Ernest Hebrard’s Indochina - a tour of the buildings of the Indochine architect - Rusty Compass travel blog

Ernest Hebrard’s Indochina - a tour of the buildings of the Indochine architect

| 25 Sep 2016
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25 Sep 2016

Indochine architect Ernest Hebrard's work is impossible to miss if you're travelling in Hanoi. He left his mark on Saigon, Phnom Penh and Dalat as well. We've put together this little tour of Hebrard's work in Indochina.

In 1923, a Frenchman named Ernest Hebrard arrived in Hanoi to take up the senior role in urban planning and architecture across the colonies of Indochina. You may not hear his name as you travel through Vietnam and Cambodia, but you’ll definitely come across his work - either in the form of architecture, or in city plans, now buckling under the strain of population growth and development.

Hebrard’s few years in Indochina were incredibly productive and influential - nowhere more so than Hanoi, the then capital of French Indochina. He created some of the most prominent surviving colonial buildings - and pioneered an architectural style that fused local and European elements for both aesthetic and practical purposes.



Many grand European style structures were built through the colonies - but they weren’t well suited to the hot, humid climate. Hebrard’s buildings, and those of his contemporaries, became known as the Indochine style. They acknowledged local architectural traditions, and the prevailing climatic conditions of the region.

Hebrard’s role extended beyond the creation of some of the most spectacular surviving buildings in the former French colonies. He was also instrumental in developing urban plans for Hanoi, Saigon, Phnom Penh and Dalat. And these urban plans have survived to some extent - though they’ve probably outlived their usefulness as dramatic population growth and a race to build tall buildings, make urban planning a lower order priority for local governments.

Hebrard is best remembered not for his work in French Indochina, but in Greece, where was responsible for the redevelopment of Thessaloniki, after the great fire of 1917.

One of the frustrations in creating this blog has been the scarcity of information about the life and work of Hebrard. My guess is that the architecture and history schools of France and other countries are bulging with writings about the man. Yet, I have struggled to go beyond the most superficial information available online and in widely known works such as William Logan’s, Hanoi a biography of a city. It would be great to know more. If you have access to more information, please let us know.

It's worth noting that, with the exception of the Museum of Vietnamese History in Hanoi. access to all of these buildings is restricted. You'll need to be lucky to get inside.



Museum of Vietnamese History, formerly Ecole Francaise d’Extreme-Orient and Louis Finot Museum, Hanoi (1926 - 1932)

Museum of Vietnamese History, Hanoi - by Hebrard
Photo: Mark Bowyer Museum of Vietnamese History, Hanoi - by Hebrard

 

Hebrard's Museum of Vienamese History, Hanoi
Photo: Mark Bowyer Hebrard's Museum of Vienamese History, Hanoi



Located in the French Quarter, the Museum of Vietnamese History is one of Vietnam’s best and is worth visiting both for its collection and Hebrard’s architecture.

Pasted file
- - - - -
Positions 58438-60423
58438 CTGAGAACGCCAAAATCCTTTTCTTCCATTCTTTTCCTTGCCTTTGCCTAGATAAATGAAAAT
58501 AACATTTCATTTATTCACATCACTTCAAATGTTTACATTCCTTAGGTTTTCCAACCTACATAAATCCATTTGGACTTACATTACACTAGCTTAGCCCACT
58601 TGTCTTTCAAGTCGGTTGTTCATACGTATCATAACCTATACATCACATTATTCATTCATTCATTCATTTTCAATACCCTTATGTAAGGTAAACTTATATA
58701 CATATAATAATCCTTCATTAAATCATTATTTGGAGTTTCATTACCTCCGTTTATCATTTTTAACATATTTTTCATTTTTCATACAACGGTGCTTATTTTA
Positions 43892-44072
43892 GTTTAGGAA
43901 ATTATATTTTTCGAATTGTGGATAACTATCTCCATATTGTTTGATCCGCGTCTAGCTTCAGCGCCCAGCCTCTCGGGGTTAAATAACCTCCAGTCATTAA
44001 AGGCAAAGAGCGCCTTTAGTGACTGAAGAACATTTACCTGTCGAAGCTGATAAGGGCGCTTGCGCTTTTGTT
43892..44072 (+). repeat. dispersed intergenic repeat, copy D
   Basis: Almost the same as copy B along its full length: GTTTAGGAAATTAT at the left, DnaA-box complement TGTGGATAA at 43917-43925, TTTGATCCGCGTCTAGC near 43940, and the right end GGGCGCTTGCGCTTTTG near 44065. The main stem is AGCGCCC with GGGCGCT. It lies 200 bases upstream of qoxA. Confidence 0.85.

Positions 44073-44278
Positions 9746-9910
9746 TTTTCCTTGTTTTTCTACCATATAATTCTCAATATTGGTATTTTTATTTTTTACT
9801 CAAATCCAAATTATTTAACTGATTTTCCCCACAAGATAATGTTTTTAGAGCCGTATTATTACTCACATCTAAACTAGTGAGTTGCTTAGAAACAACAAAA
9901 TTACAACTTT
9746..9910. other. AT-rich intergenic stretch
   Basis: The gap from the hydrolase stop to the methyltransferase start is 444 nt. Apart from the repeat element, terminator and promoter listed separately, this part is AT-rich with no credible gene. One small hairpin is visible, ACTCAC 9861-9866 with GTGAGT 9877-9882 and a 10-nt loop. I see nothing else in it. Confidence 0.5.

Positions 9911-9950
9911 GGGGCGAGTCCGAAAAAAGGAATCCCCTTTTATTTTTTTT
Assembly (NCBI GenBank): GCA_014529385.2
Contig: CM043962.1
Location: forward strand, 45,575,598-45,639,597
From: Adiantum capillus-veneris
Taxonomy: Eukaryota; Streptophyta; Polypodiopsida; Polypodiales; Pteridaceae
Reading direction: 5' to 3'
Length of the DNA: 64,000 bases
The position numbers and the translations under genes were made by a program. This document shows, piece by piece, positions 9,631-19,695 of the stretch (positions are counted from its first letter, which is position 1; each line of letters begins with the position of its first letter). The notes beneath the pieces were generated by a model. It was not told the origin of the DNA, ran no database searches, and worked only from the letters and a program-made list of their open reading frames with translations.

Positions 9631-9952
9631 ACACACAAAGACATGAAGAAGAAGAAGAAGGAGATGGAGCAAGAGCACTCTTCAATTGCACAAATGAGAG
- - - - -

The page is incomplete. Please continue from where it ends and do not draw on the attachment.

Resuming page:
Science Museum, Hanoi - formerly Hanoi University 1926, and Pasteur Institute, Hanoi 1930

Hebrard's Science University, Hanoi
Photo: Mark Bowyer Hebrard's Science University, Hanoi

 

Ernest Hebrard's Science University in Hanoi
Photo: Mark Bowyer Ernest Hebrard's Science University in Hanoi
 

 

Ernest Hebrard's Science University in Hanoi
Photo: Mark Bowyer Ernest Hebrard's Science University in Hanoi
 
 
Hebrard's Pasteur Institute in Hanoi
Photo: Mark Bowyer Hebrard's Pasteur Institute in Hanoi

 

Hebrard's Pasteur Institute in Hanoi
Photo: Mark Bowyer Hebrard's Pasteur Institute in Hanoi

 

Hebrard's Pasteur Institute in Hanoi
Photo: Mark Bowyer Hebrard's Pasteur Institute



Perhaps 500 metres from Metropole Hotel take a walk along Le Thanh Tong St past the Science Museum and down to the Pasteur Institute. You’ll spot some other colonial gems along the way. Hebrard also designed the gardens as you approach the Pasteur Insitite building.


Ministry of Foreign Affairs, Hanoi - formerly Ministry of Finance 1927

Ministry of Foreign Affairs by Hebrard, Hanoi
Photo: Mark Bowyer Ministry of Foreign Affairs by Hebrard, Hanoi


Right by Ho Chi Minh’s Mausoleum in Ba Dinh Square.


Cua Bac Church, Hanoi, 1925

Hebrard's Cua Bac Church
Photo: Mark Bowyer Hebrard's Cua Bac Church


Along Phan Dinh Phung St - Hanoi’s most beautiful street.

 

Le Hong Phong School, formerly Petrus Ky school, Saigon 1927

Le Hong Phong (formerly Petrus Ky) School.
Photo: Mark Bowyer Le Hong Phong (formerly Petrus Ky) School.

 

Le Hong Phong (formerly Petrus Ky) School.
Photo: Mark Bowyer Le Hong Phong (formerly Petrus Ky) School.

 

Le Hong Phong (formerly Petrus Ky) School.
Photo: Mark Bowyer Le Hong Phong (formerly Petrus Ky) School.



In District 5, this has been one of Saigon's most prestigious schools since French times. Access is restricted. Check out Petrus Ky’s mausoleum and Cho Quan Church while you’re in the area.



Hotel Le Royal, Phnom Penh 1929

The 1929 Hotel Le Royal - designed by Ernest Hebrard.
Photo: Mark Bowyer The 1929 Hotel Le Royal - designed by Ernest Hebrard.



A Phnom Penh landmark. Pop by for a look and a drink if your budget prevents you from staying.

Mark Bowyer
Mark Bowyer is the founder and publisher of Rusty Compass.
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